When the pandemic hit, the general sense was that the US government couldn’t do too much to help, whether the assistance came in the form of stimulus checks, expanded unemployment payments, help to businesses (via the Paycheck Protection Program), tax cuts, and so on. Now we can look back and see the patterns in disposable personal income–that is, income that people have after they have received paid taxes and received government benefits.

The top panel shows total personal disposable income for the economy as a whole, adjusted for inflation, measured in billions of dollars. The bottom panel shows the same data on a per capita basis–that is, adjusted for the size of the US population. The data is monthly. Both figures are from the extraordinarily useful FRED website maintained by the Federal Reserve Bank of St. Louis.

What jumps out from these two figures is how dramatic the rise in personal income was, both right after the pandemic in spring 2020, and then after President Biden’s stimulus package was enacted into law early in 2021. Compare the shifts in real per capita income in 2020 an 2021 to what happened in the previous three recessions, and there’s just nothing remotely like it.

The sharp rises in disposable personal income help to explain why inflation started rising in mid-2021. The level of disposable and spendable personal income was spiking at a time when many parts of the economy (like restaurants, travel, and entertainment) were still shut down or quite constrained in many places, and at a time when supply chains were backed up. A working definition of inflation is “too much money chasing too few goods,” and that’s what happened. However, this impetus for inflation has faded in recent months, which has surely contribute to the rate of inflation sagging downward.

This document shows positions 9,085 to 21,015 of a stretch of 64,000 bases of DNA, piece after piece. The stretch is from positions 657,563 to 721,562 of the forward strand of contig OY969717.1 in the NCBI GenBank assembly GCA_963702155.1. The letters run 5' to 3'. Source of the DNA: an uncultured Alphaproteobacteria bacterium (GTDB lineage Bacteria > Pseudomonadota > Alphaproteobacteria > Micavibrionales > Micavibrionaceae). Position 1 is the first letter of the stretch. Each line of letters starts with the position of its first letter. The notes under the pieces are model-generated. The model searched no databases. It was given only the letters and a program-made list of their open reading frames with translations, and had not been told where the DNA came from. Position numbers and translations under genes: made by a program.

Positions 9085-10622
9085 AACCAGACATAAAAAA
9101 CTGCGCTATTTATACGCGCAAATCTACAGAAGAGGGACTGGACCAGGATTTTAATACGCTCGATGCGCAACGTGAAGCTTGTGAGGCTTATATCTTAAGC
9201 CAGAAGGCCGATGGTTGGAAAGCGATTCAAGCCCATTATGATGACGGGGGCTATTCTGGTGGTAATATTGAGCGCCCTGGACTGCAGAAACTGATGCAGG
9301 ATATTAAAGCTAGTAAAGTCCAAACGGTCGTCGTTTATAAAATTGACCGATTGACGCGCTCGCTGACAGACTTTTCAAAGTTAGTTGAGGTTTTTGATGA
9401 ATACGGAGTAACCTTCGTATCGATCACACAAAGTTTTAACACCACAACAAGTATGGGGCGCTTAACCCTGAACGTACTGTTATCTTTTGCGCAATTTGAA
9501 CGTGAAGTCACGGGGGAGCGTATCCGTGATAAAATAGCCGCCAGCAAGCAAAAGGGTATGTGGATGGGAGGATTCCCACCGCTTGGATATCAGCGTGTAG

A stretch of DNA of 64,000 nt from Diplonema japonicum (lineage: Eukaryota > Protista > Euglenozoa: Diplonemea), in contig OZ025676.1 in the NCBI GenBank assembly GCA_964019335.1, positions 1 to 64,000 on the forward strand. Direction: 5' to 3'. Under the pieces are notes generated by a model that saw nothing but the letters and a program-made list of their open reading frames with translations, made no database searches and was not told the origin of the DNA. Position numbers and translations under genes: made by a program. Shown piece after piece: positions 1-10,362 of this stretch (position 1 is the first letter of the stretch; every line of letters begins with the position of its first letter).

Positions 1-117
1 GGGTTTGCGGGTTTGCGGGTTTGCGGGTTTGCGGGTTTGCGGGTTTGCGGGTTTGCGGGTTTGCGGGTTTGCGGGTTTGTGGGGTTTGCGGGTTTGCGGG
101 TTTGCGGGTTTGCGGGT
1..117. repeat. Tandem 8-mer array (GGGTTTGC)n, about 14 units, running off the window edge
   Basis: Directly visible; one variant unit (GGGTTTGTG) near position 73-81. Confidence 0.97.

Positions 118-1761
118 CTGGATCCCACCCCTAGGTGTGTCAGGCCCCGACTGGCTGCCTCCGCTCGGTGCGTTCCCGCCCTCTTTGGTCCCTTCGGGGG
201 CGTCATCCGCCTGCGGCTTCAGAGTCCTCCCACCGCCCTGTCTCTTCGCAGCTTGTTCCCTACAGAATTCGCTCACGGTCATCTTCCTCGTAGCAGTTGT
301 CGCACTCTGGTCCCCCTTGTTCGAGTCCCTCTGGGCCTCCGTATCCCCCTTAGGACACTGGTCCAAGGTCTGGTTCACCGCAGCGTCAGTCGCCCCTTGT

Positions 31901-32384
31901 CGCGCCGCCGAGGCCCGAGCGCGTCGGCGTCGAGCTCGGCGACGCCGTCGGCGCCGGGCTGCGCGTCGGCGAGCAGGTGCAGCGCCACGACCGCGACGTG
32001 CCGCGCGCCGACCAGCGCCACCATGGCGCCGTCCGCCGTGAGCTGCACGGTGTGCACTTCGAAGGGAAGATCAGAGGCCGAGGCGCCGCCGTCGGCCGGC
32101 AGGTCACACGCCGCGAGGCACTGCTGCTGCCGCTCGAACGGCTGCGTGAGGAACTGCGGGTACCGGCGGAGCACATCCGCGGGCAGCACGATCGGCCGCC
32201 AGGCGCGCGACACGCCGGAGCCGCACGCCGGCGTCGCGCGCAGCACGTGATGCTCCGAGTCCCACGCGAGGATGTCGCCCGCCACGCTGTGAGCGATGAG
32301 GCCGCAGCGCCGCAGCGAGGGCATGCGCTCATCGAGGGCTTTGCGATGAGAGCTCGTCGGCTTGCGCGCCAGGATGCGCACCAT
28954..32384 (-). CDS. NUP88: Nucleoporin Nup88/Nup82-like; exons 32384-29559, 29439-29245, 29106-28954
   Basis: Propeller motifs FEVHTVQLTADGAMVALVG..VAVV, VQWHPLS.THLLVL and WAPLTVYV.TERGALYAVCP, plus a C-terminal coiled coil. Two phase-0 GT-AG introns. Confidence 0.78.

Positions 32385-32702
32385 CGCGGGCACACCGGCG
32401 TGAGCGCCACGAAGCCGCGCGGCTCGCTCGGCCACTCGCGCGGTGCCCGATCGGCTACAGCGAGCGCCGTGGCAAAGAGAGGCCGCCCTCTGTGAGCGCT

It also helps explain the “Great Resignation,” the pattern in which a number of people of working age dropped out of the workforce, and were not looking for jobs. Again, it will be interesting to see if some of those who left the labor market during the boom in disposable personal income return in the next year or so.

Finally, it also explains some of the economic stress that shows up in public opinion polls and news stories. After the much higher disposable personal income levels of the last two years, the economy has returned to 2019 levels of disposable personal income. That up and down is bound to be unsettling.

I find it hard to be too critical of decisions made in the teeth of the pandemic in early 2020. The level of uncertainty was just so very high. But it also seems to me that what the federal government knows how to do is send out checks–so that’s what it did. Meanwhile, policy questions like how to make more COVID tests available, or how to facilitate the most widespread and rapid distribution of vaccines. or whether to re-open schools in fall 2020 got considerably less attention.